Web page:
Been a pretty random two weeks since my return from the States and Venezuela. Really just been trying to get back on track with my projects. But it’s been nice to explore Vietnam with a refreshed sense of inquisitiveness.
When I talk about Vietnam these days, I can’t have a single conversation without bringing up the words “urban development”. I guess it’s what every country goes through eventually but I have never been able to witness it first hand. The problem with development is that it often comes with collateral damage. I have no answers on how to minimize this aspect, I can only photograph what I see.
I have always had a fascination with Mt. Everest. There is just something about being on top of the world that is ever appealing. So when I finally decided fly to Nepal with two weeks notice, I knew that this birthday would be one to remember. Operation Everest Base Camp would commence with the intention to reach Base Camp on October 29, 2009. I will preface this by admitting that I have not seen the inside of a gym in more than 6 months and the last mountain I climbed was more than 3 years ago. But I was determined to trek and do so without a guide or porters.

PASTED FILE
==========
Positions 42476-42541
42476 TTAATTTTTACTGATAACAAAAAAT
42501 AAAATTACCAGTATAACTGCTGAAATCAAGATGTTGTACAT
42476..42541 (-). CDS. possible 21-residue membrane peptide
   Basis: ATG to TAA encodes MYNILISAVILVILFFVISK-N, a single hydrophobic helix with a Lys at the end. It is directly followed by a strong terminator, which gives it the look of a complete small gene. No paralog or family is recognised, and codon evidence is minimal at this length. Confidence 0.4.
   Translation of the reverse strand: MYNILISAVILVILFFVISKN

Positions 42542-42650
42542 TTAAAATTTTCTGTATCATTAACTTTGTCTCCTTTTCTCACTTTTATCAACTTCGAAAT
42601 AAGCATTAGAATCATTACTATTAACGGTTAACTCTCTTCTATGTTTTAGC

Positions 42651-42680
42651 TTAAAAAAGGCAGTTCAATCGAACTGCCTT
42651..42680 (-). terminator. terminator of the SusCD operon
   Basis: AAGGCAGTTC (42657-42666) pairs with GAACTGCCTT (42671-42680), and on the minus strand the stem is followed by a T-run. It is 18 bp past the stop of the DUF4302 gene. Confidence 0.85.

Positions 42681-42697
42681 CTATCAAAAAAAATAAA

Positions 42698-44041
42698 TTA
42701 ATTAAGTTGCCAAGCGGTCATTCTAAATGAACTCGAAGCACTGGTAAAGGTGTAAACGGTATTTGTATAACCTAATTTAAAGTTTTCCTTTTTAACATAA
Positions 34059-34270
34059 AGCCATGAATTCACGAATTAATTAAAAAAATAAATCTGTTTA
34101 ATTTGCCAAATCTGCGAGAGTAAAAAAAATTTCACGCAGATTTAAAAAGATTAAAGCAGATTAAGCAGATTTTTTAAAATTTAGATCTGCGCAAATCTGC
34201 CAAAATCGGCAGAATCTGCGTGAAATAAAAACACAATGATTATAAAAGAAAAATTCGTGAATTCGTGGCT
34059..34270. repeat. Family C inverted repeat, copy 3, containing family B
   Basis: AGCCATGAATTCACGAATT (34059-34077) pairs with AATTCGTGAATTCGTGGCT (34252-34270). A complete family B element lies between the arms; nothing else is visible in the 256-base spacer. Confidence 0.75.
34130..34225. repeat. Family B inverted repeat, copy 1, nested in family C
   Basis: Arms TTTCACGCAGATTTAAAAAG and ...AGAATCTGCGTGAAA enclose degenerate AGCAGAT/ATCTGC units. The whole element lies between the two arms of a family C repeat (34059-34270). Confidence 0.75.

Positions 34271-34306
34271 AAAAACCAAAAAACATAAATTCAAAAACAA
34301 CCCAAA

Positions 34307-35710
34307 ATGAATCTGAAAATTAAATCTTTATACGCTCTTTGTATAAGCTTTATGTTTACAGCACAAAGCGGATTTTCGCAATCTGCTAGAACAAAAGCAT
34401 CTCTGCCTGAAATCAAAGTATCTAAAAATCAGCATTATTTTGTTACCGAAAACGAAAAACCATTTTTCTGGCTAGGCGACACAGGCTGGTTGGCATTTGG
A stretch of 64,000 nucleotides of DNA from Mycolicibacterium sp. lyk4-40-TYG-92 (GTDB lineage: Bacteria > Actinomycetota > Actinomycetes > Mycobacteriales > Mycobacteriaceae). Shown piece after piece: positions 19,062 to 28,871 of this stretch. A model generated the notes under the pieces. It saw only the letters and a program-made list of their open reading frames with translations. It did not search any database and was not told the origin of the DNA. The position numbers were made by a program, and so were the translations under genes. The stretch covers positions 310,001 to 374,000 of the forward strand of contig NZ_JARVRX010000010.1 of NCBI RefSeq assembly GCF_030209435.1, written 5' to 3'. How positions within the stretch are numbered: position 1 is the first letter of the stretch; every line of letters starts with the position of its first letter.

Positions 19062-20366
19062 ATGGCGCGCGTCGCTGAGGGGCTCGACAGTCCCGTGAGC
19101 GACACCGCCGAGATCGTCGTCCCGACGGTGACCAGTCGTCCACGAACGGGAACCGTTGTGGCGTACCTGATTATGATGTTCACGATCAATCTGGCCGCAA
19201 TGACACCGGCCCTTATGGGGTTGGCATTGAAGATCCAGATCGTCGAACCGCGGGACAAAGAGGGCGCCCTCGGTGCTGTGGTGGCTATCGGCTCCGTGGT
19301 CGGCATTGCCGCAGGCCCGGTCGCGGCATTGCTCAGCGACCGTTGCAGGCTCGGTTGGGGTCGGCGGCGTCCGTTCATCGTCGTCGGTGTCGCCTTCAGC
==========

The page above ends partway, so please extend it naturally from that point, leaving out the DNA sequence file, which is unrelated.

I grew up in newspapers. I learned my photography in newspapers. But with those lessons came rules and boundaries. I had placed myself in this proverbial box dictated by the hierarchy of gatekeepers who think they know what the readership wants to consume. The very same are now watching their newspapers fall apart because change was not on the menu.
But you couldn’t tell me this. It was obvious, especially now when I look at my work. So structured. I hate it. I have to fight against the structure still. The cleanliness of the frame is like an infestation of termites. You don’t always notice it until it is ruined.
Now I want to preface this graph by saying this is not a slam on newspapers or the photojournalists who work for them. I can name one hundred newspaper photographers who excel at their job and more importantly make incredible contributions to communities all over the world. The fact is that newspapers were a comfort for me.
I could go years without ever coming up with my own projects. The assignments kept pouring in like clockwork. Then one day it hit me. I didn’t care any more. Didn’t care about the people I was photographing. Didn’t care about the issues that were important to them. I didn’t care. I had sold my soul to be comfortable and I couldn’t look myself in the eyes any more.